Saturday Poetry with Andrew Zawacki
Set at a backseat taxi window, en route to CDG, “Music for Attack Helicopter” is less a morning song of two lovers parting than a dawn patrol track about anonymity and leaving. The once natural world has become a network of harnessed power, manufacturing equipment, and myriad modes of transport which—aerial, terrestrial, marine—are ruining the elements they rely on. At once animated and desiccated by capital, the unnamed city, in turn, is practically virtual, laid out like a video game, framed by imaging technologies that mediate, if not nullify, face-to-face encounter. The relationship of “I” with “myself” is especially imperiled by the estrangement effects of hypermodernity, and the speaker of this poem, hurrying from one infernal “non-place” to another, finds himself, as it were, losing himself. While the matinal scene is underwritten by writing—from ideograms to loan words, cursive to griffonage—as though the world were still, reassuringly, structured like a language, the acoustics are overlorded by a military apparatus. Speaking of ransacking spectral antecedents: I might have taken the title from a poem by contemporary French writer Dominique Fourcade.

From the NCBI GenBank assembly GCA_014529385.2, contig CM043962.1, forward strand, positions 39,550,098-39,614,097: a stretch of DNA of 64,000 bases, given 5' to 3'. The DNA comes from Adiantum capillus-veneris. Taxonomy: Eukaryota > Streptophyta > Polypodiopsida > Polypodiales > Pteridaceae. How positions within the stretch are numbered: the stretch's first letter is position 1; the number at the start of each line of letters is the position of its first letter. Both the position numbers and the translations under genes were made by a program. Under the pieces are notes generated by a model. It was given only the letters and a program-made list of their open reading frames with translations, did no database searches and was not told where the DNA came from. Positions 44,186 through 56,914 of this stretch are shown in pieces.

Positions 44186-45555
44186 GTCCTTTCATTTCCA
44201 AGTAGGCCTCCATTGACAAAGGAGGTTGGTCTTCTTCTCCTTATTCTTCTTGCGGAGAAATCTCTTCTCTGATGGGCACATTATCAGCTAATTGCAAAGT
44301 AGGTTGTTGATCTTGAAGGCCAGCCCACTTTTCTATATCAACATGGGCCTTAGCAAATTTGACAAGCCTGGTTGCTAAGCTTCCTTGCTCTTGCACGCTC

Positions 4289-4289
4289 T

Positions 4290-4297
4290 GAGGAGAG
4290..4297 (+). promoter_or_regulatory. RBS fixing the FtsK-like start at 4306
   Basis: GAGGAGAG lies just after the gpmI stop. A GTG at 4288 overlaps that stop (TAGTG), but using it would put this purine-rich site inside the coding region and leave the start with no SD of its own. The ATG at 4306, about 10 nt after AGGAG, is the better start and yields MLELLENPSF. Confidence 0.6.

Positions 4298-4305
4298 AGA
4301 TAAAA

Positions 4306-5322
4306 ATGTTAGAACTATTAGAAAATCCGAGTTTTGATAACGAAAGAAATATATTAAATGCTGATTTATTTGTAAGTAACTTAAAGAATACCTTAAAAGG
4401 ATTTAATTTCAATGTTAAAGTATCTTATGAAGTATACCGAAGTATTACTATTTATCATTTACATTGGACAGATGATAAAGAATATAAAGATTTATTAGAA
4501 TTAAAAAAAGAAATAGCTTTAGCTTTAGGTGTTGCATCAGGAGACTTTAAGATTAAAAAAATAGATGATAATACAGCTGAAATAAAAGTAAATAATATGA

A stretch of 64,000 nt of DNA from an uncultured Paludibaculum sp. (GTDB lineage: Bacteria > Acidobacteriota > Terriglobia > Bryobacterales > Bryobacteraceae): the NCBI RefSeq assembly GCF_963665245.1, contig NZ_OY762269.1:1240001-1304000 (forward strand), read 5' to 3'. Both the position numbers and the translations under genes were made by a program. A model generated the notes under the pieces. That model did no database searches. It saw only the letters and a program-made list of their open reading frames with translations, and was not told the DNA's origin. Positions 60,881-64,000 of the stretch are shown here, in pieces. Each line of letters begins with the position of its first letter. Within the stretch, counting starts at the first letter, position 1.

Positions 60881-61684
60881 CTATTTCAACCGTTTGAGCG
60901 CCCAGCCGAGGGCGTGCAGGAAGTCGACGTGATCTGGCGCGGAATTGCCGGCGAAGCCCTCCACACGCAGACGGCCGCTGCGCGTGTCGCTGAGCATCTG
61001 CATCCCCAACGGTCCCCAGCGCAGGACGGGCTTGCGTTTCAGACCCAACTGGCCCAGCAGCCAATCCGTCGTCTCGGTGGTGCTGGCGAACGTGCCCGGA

Andrew Zawacki is the author of the poetry volumes Videotape, Petals of Zero Petals of One, Anabranch, and By Reason of Breakings, as well as four books in France. His poems have appeared in The New Yorker, The New Republic, The Nation, and elsewhere. With fellowships from the NEA, Centre National du livre, and French Voices, he translated Sébastien Smirou's My Lorenzo and See About. Zawacki also edited Afterwards: Slovenian Writing 1945-1995 and edited and co-translated Aleš Debeljak's Without Anesthesia: New and Selected Poems. A recent Howard Foundation Poetry Fellow, he is Professor of English at the University of Georgia.